Emigre No. 70 – a book recommendation

by Balázs Tarsoly on December 10th, 2009

During my first summer semester breaks as a student in communication design 1998 I went to London  to study English and booked a course of five weeks.

I ran out of money after a week and needed a solution if I wanted to stay. In London, I thought, earning money is easy, I just walk in one of those pubs. But nobody wanted me since I had no waiter experience. So the next day I took the yellow pages, looked up some design agencies in Center London and passed by three to have a look. Since I didn’t have any kind of reference with me, I was surprised two of them were ready to take me immediately on an afternoon basis. And I started to work at the Kord Group London (today fresh01.com). The openness in that vibrant city is certainly what London stood for in that period.

It ended that they wanted me to stay and I only went back to Germany to get my winter clothes and to tell university that I take a semester off.

It happened to become a really exciting period, particularly designwise. Beside the work I enjoyed I was discovering the London music and design world. In one of those little libraries I have discovered an issue of Emigre. Then I started to collect all the issues I could grab. Emigre covered a for graphic design very exciting and transformative period after the introduction of the first Apple Computer and the digital shift it provoked. The magazine both documented the design experimentations and was at the same time contributor and pioneer to the movement. Text was not only to be read – it was to be seen at the same time. Emigre (with its digital type foundry) was among the first typographers of the digital realm.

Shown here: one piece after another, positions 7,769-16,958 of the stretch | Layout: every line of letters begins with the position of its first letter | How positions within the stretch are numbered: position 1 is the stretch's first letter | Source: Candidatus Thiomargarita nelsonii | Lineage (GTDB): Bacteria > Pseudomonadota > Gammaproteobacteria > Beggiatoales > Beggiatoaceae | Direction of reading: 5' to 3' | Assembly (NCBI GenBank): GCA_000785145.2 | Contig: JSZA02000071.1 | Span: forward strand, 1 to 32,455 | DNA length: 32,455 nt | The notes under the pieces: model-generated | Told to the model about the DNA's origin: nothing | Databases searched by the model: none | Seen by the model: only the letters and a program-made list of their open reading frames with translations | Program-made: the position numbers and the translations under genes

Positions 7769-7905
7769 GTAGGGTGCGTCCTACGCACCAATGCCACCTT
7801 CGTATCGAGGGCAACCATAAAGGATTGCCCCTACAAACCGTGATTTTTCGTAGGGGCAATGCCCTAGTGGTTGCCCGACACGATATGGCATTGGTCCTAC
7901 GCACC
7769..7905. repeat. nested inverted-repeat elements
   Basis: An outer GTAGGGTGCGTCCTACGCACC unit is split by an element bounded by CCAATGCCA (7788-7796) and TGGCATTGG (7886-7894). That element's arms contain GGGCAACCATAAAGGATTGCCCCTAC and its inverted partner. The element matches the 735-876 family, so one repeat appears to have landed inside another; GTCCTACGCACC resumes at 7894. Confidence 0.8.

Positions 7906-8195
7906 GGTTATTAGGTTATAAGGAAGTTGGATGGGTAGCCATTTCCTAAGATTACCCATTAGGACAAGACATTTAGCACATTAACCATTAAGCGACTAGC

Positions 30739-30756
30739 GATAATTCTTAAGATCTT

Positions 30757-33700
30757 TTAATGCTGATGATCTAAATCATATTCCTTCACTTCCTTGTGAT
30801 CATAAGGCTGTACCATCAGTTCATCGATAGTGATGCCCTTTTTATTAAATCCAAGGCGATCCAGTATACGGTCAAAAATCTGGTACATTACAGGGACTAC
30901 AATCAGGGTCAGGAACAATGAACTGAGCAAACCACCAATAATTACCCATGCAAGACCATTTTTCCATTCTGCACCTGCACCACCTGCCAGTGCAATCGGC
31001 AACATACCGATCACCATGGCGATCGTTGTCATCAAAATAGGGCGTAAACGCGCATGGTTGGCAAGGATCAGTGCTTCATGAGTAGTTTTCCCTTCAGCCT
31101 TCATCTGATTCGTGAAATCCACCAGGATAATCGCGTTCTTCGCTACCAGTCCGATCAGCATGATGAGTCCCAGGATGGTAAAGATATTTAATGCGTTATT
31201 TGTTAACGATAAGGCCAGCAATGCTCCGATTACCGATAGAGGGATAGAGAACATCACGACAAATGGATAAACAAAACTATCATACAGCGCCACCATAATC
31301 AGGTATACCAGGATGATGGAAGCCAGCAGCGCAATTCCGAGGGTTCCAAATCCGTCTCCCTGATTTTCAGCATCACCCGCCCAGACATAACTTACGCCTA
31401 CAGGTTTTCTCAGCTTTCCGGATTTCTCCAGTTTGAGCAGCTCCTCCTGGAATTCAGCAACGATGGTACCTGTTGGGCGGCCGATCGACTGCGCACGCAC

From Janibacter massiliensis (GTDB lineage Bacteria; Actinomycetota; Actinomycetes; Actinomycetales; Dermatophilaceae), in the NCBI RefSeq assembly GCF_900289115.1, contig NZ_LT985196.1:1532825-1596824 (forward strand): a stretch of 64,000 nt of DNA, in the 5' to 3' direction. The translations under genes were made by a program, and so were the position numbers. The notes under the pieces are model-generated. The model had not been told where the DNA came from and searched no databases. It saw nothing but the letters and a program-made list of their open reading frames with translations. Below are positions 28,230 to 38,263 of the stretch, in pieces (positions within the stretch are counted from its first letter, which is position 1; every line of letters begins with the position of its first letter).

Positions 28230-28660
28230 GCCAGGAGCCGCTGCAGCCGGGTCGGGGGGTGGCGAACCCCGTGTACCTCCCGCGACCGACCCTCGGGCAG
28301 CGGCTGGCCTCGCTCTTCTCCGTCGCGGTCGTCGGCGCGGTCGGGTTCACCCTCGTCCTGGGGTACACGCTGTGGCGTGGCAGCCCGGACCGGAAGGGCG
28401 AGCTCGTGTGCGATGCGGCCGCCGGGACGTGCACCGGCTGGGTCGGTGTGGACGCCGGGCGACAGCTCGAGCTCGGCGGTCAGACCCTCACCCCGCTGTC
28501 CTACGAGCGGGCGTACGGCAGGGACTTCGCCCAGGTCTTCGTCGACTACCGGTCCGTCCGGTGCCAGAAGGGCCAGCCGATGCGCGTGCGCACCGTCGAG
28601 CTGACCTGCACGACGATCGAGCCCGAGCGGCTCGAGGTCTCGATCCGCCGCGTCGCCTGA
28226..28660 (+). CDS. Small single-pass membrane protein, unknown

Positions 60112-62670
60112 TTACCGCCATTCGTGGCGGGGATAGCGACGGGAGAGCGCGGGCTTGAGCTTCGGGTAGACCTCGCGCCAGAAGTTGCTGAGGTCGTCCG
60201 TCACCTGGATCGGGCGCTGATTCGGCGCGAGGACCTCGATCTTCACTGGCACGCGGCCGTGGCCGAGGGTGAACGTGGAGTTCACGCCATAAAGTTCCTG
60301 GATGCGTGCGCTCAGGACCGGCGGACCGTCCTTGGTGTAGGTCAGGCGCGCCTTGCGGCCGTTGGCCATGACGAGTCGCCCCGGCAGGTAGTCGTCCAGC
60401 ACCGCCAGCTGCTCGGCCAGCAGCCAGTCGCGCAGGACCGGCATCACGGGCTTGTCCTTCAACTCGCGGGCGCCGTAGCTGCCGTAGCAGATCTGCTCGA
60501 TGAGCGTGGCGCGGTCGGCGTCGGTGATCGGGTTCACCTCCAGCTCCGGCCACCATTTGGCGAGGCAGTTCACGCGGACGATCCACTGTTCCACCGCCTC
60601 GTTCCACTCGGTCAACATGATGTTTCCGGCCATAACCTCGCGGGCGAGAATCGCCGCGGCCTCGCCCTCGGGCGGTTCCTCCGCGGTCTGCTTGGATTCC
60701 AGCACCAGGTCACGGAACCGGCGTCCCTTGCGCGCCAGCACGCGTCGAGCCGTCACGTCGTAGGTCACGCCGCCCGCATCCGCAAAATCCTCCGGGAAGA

This book – put it simply – is a reprint of selected work. For me it has a personal historic relevance. But this book is – above all – a part of graphic design history which nobody interested in graphic design should miss.

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